Different Types of ADU Builds

woman walking into wood cottage

Accessory dwelling units or “ADU” are on the rise, as the majority of American cities experience record high housing prices and not enough supply to meet demand. These smaller units allow homeowners a ton of flexibility – they can rent out the unit to make passive income, or use it for a growing or aging family.

They are also popular among people who want to downsize—especially households with 1-2 people who don’t need the typical 3–4-bedroom house, and choose to live in the smaller space.

Local zoning restrictions and building codes will affect what you can and can’t build on your property, but with so many different types of ADU builds to choose from, most homeowners can find the right one to suit their needs.

What Qualifies as an ADU?

One of the main things that differentiate ADUs from regular apartments is that they must be on the same residential lot as the primary home. They need their own separate entrance, and tend to be smaller (between 600-1500 sqft).

There’s no one size-fits-all, however, and building size is mainly restricted by local code, the size of the lot, and the homeowner’s budget.

ADUs can be attached or detached from the main house, but if it’s detached, it must have a proper foundation and not be on wheels. That means RV’s and any tiny homes that are on wheels would not classify as an ADU, even if they are parked on a foundation.

Accessory dwelling units must also have all of the essential living spaces that a regular home does. A bedroom and living area must be present, though it can be in the form of an open plan/ bachelor apartment type style to save on space.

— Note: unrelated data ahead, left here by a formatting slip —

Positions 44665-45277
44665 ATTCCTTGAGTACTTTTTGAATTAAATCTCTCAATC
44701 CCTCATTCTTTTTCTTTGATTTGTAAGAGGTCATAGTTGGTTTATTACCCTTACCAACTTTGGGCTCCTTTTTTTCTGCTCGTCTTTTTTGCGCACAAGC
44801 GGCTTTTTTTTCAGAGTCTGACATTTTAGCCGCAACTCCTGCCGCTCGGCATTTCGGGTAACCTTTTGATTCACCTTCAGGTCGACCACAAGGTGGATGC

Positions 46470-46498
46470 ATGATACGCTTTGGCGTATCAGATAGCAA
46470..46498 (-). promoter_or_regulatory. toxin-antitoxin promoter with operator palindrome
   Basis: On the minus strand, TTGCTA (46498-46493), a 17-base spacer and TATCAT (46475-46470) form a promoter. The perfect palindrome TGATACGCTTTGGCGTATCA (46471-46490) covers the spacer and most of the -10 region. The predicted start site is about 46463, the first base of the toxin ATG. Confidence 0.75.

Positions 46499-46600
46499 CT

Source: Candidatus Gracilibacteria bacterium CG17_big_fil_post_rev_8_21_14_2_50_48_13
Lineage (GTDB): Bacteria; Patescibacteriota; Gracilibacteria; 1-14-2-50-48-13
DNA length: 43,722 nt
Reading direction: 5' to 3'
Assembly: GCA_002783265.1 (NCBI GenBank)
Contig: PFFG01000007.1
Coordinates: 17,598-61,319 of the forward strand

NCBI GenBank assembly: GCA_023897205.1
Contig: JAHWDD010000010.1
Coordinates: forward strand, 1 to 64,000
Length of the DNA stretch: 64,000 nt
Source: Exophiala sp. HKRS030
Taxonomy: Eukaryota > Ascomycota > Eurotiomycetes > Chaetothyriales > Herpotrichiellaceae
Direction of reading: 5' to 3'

They also must have a fully functioning kitchen with a sink, running water, countertop, refrigerator, and working stove. A hot plate in a kitchenette would not be considered a legal kitchen. Smaller apartment-sized appliances can help save on space, though they are usually more expensive.

Lastly, a full bathroom including a toilet, sink, and shower is also a requirement. Again, certain workarounds like a compost toilet, space-saving vanities, and smaller shower sizes are allowed, as long as the basic requirements are met.

small ADU tiny home

Detached New Construction

New builds are popular with homeowners who have a good amount of space on their lot, and no other structure already in place. Maybe there’s a garage or a shed, but the yard has enough available land to build something from scratch.

There are many advantages to this type of ADU, and the main one is that you can build your dream unit. Local ordinances will play a factor in the size, but building a unit this way can often be the simplest and cheapest option in the long run.

This also give the homeowner more options on where it’s located. For those with deep lots, the ADU can be built far enough away from the house so that it offers more privacy and can integrate other features like a patio or deck space, and even a private garden or pool area.

These features would make the unit much more desirable to potential renters, and would likely bring in more cash flow for not much more money.

Even if space is limited, a new build can utilize good design and build according to the lot. A tall, thin structure can take advantage of building upwards to create more square footage, whereas a long, bungalow type unit can be built to lay beneath hanging trees, or other obstructions.

Tiny Home

A tiny home is usually a detached new build, though they don’t always classify as an ADU. While many tiny homes are stationed on someone’s property, they are often built on a trailer with wheels so that they can be moved from one location to another.

Just like an RV, any tiny home on wheels will not classify as an ADU, and will fall under different zoning laws. It doesn’t mean that they won’t be allowed on your property, it just means you should know the difference when checking out your local allowances.

It may not matter in the end whether you have an actual ADU or a tiny home on wheels, as it can be a matter of semantics. Tiny homes tend to have a particular kind of trendy design that’s very popular with DIY builders who use scrap materials and found items to create their living space for cheap.